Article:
Sunday, March 07, 2004

Martha Stweart Redux...
Okay, best as I can tell, Martha was convicted of lying about something that normally would not have been a crime in the first place? Does this make sense to anyone out there?

Let's see, her broker gets some information that another client is dumping his/her stock in his/her own company. He passes that information along to Martha. So far, so good. There ain't nothing illegal going on yet.

Martha then dumps the same stock after making a telephone call to the guy who owns the company. SHe makes a grand total of about $45,000 on it. Wow, big whoops. I'm sure Dennis Kozlowski spent more on underwear in a week.

Somehow the Feds get on her case. She panics. Although she hasn't done anything wrong, she goes ahead and conspires with her broker -- if anyone asks, we had a standing stop-loss order for when the stock hit $60 a share, okay? The Broker, knowing where his bread is buttered, does what his client asks him to do. After all, it's only 45 grand and it's not like the firm is going to punish him for it (compliance departments are mainly for show these days), and the Feds will probably only fine her if they get caught. The conspiracy is to cover the possibility that someone might raise an eyebrow. It's for show.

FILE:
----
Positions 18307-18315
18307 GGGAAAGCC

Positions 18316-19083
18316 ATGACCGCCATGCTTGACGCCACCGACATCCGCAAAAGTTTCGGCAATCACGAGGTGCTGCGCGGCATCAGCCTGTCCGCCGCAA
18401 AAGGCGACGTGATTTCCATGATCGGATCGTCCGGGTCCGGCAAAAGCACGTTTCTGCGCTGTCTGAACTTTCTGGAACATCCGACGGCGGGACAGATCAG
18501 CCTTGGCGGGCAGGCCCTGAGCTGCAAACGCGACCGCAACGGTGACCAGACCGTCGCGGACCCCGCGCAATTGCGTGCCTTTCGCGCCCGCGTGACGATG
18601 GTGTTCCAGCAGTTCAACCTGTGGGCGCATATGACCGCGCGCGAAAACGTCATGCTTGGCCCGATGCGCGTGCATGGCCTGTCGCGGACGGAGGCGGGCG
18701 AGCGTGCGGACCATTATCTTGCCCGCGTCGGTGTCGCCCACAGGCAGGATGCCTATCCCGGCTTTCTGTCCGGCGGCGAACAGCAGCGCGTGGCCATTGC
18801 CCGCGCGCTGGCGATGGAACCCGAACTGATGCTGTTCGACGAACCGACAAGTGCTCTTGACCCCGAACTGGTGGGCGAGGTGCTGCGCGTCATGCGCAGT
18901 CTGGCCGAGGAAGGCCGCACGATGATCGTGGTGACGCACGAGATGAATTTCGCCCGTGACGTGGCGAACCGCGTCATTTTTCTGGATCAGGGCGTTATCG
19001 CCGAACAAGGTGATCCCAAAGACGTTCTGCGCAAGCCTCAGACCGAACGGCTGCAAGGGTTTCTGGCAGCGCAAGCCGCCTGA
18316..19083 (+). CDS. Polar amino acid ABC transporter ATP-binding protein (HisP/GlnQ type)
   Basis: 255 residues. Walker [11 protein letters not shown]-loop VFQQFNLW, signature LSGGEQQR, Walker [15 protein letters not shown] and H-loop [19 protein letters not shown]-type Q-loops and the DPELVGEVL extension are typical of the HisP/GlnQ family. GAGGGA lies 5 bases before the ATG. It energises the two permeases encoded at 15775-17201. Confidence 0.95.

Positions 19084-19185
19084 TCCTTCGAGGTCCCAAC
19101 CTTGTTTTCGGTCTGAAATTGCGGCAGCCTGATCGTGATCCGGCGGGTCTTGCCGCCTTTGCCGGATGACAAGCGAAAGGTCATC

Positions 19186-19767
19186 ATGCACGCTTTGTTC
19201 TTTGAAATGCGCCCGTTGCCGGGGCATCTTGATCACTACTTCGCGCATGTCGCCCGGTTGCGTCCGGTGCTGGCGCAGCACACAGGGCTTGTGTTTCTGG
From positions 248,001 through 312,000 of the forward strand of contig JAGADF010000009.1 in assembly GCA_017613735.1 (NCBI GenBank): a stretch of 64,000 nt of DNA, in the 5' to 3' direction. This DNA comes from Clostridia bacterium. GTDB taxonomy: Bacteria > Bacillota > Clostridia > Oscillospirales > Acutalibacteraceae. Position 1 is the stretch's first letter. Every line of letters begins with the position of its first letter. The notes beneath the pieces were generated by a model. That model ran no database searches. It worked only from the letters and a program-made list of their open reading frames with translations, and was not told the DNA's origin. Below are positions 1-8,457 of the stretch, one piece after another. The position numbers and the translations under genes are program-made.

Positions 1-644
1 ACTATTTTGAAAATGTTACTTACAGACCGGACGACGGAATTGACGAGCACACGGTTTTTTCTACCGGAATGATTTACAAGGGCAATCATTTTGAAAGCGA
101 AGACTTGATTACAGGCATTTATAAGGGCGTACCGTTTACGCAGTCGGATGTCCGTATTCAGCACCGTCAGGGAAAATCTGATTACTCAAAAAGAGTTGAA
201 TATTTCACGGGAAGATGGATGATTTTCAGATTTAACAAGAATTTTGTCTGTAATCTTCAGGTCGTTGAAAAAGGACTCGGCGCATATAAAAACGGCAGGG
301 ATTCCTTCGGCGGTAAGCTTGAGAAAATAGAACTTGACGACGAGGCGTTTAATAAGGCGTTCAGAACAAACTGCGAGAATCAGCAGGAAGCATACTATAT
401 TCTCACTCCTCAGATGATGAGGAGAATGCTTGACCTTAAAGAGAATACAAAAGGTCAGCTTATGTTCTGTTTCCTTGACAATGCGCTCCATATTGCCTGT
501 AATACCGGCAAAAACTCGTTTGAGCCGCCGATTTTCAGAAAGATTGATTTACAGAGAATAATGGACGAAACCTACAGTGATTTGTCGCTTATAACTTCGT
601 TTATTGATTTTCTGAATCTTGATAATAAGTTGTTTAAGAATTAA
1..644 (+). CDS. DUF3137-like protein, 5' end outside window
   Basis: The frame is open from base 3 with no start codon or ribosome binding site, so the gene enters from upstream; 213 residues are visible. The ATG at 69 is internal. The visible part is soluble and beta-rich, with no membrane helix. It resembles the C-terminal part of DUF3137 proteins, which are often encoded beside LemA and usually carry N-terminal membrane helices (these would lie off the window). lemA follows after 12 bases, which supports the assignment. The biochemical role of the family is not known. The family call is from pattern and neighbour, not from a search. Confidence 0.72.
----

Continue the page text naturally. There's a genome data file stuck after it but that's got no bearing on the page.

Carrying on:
In come the Feds. They can't get Martha for anythig she's done. Her broker (or his assistant) made the first call after all, she was just acting on good information. No harm, no foul. However she still gets the shaft for committing perjury in a case that normally wouldn't even pass the smell test. Thank the jury for that.

So now it's a crime to lie about not committing a crime?

Prediction: Martha walks on appeal.

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